Q: The farm has grown considerably since it began. Do you want to talk about how it’s grown; and what you are most proud of and excited about?
A: The first year they had this plan of this many pounds of cabbage and carrots and so on– without realizing that they were all going to come in at the same time. Seasonality is a thing in farming! So, I think we were overwhelmed in the beginning. Then, we started having planning meetings with the kitchens all the chefs and the General Managers to discuss what worked and didn’t work. What they’d like to see and what they could handle. We could incorporate variety: 100 pounds of this and that and then we worked together to strike the right balance. The very first year, we started out with five acres and then in the second year, we acquired eight more acres. When we first started farming it, we struggled with how to produce on it. The soil didn’t have the nutrients that we needed. So, we did three full growing seasons cover-cropping the land. I did a lot of the tractor-work which I love, and I really took on cover-cropping and I’ve been proud of watching the land and soil change every year and watching the returns change every year. It’s been incredible literally watching the fruits of our labor.
The CSA program is also really growing from 38 members originally to 175 members this year. What’s happening is that people feel like it’s their farm and they want to support it. St. Luke’s is making it part of their culture too. Patients are actually prescribed a CSA share as part of one of their programs.
Q: Do you have any advice for people who want to be healthier in their daily lives, and they don’t know where to begin?
A: Sun gold cherry tomatoes are the gateway vegetable! It really begins with convincing people of the difference in flavor and then that it doesn’t have to be that hard to cook. There are many veggies that you don’t have to peel or cook. People get overwhelmed. Once you get yourself in the pattern of eating well, you realize how much better it is. I am a big believer in getting people to support their local farmers and why it’s important to keep your money local. COVID has helped with that because people lost trust in the larger food system – both safety and availability. I tell people to take it step by step. Get some carrots from the farmer’s market and then some lettuce. It’s the same thing as working out or exercising. You realize all the benefits once you get a new pattern established.
Q: Any misconceptions that you think people have about farming (regenerative ag/organic) that you’d like to clear up?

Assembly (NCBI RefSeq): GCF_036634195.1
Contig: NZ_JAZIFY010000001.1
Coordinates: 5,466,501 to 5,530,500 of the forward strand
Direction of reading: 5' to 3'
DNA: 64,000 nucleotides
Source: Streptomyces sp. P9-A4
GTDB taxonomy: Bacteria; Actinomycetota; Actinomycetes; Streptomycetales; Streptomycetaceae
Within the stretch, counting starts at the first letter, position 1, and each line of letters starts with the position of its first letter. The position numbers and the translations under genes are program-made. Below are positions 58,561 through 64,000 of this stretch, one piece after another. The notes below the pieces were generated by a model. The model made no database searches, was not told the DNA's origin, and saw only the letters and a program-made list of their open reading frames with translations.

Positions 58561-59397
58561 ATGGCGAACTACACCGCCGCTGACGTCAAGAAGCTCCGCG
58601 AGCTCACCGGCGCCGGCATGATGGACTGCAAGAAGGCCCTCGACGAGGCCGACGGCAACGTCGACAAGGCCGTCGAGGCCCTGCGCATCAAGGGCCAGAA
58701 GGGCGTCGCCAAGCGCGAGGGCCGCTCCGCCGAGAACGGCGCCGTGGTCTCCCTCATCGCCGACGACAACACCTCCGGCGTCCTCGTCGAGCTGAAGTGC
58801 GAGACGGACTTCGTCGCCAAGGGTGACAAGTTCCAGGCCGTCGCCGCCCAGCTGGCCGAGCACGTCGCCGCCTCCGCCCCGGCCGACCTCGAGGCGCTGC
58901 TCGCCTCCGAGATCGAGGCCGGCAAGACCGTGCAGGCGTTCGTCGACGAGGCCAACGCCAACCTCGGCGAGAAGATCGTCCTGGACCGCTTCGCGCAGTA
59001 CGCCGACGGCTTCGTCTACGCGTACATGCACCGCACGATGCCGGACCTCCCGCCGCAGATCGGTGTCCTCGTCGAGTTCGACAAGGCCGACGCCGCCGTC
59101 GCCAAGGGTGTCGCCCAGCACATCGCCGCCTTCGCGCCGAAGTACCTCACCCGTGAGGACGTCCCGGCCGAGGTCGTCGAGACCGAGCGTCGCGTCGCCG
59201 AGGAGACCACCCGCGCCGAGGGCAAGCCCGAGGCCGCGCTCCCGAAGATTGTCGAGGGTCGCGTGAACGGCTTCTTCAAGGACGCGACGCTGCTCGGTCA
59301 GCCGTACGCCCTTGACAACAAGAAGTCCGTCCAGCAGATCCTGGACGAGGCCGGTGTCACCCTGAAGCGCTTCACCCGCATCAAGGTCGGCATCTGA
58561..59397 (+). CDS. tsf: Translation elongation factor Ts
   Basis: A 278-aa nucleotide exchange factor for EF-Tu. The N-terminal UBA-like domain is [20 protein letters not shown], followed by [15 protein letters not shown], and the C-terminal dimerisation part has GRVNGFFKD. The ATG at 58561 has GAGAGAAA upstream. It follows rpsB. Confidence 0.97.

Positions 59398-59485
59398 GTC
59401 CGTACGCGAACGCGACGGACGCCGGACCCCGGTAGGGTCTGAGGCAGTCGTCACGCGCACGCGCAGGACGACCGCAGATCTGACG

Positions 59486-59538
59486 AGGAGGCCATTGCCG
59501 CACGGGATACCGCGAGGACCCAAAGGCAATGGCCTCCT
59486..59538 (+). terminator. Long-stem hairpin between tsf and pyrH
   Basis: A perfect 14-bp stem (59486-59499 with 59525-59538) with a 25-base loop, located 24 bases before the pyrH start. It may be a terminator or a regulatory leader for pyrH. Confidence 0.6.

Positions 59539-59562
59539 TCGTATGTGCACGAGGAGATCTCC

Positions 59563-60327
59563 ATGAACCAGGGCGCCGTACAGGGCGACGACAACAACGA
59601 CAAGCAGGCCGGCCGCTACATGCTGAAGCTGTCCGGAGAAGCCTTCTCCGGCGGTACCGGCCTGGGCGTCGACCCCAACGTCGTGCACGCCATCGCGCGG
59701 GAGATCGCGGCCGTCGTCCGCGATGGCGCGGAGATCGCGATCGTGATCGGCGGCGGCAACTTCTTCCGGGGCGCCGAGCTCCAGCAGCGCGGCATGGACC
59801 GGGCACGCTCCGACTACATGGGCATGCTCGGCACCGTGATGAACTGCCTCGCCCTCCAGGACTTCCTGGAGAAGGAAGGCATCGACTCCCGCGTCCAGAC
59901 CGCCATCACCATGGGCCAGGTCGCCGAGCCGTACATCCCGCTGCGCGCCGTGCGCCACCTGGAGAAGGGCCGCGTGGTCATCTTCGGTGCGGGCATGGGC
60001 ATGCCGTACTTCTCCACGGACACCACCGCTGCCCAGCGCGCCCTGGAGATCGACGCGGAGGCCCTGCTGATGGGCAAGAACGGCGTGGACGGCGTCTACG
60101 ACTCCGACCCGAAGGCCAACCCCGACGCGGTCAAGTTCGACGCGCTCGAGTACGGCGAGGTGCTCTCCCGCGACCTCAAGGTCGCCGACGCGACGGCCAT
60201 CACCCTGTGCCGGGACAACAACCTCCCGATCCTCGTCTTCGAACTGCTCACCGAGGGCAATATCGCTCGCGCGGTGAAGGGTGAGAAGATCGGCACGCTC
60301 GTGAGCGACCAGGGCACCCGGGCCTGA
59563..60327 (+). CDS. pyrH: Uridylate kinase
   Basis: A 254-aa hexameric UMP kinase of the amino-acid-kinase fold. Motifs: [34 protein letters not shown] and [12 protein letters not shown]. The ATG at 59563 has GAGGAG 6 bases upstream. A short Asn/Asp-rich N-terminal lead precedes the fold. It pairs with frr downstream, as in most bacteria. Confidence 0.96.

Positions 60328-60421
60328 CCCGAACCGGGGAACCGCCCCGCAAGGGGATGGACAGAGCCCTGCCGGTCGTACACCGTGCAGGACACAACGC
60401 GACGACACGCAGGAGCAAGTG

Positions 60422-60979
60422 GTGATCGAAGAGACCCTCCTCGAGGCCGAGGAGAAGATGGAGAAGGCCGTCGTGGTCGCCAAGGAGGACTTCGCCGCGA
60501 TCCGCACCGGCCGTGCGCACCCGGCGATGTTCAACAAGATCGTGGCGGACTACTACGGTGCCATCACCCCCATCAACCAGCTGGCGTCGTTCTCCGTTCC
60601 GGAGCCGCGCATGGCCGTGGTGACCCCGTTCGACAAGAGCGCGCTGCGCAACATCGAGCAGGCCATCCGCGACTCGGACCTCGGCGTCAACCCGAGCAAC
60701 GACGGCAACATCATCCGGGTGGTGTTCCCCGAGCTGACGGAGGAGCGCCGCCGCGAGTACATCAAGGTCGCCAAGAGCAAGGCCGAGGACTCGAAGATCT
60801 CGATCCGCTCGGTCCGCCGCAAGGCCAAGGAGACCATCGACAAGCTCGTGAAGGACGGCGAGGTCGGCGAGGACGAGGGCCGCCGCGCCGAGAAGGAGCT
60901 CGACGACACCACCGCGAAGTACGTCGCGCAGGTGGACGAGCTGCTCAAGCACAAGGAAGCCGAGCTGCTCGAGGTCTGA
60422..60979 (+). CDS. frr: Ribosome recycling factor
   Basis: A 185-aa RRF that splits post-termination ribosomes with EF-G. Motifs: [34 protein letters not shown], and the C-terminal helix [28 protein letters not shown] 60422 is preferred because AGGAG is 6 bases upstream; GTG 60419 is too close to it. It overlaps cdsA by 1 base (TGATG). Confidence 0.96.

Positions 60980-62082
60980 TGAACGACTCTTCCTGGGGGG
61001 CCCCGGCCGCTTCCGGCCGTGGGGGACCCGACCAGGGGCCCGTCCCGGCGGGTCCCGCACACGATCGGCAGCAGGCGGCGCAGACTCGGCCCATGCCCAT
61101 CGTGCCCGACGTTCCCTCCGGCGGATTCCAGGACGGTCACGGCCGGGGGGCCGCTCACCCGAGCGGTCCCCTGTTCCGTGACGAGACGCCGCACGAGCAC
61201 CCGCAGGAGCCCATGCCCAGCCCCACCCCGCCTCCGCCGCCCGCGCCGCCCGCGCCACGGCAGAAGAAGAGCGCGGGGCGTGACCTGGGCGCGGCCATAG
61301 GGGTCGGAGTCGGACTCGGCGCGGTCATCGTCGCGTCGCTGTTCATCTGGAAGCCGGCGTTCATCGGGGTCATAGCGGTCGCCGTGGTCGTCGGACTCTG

A: I think regenerative ag is a new term for the general public. It will take time for people to get there, but with organic, there’s awareness there and many people mistakenly see it as bureaucratic and a way for farmers to get more money. There are so many small farms who are doing organic simply because it is the best way to produce healthy food and that’s what they want to share. It’s genuine. That’s how it started for Rodale, too – caring about people’s health. St. Luke’s sees the value and importance of healthy food first-hand.
I’d say the other misconception is that people don’t really understand what farmers do. When I tell people that I hoed a 150-foot bed, I get blank stares. People wonder why would you do that? It can be hard to relate in day to day life when it comes to talking about what we do and how we work the land and he soil.
Q: Any final thoughts?
A: The caliber of leadership from both Rodale Institute and St. Luke’s really makes this possible. It wouldn’t be successful without the commitment and passion from both of our teams. We still need to build more awareness about the work we’re doing and get the word out there. We love to have people come and visit the farm. Come see us and see first-hand what we’re doing.
Rodale Institute is one of Bluestone Life’s non-profit partners. At Bluestone, we’re a member of 1% for the Planet. So, your premiums benefit high-impact non-profits like Rodale Institute that are working diligently for positive environmental and social change. We also provide a complimentary additional death benefit which you donate to the nonprofit of your choice.
Bluestone encourages the Practical Activist in all of us to get involved in your community and support organizations like Rodale Institute and St. Luke’s University Health Network that are creating solutions every day for healthier, local and sustainable food systems.
Editor's note: All photos are courtesy of The St. Luke’s Media Production Services department.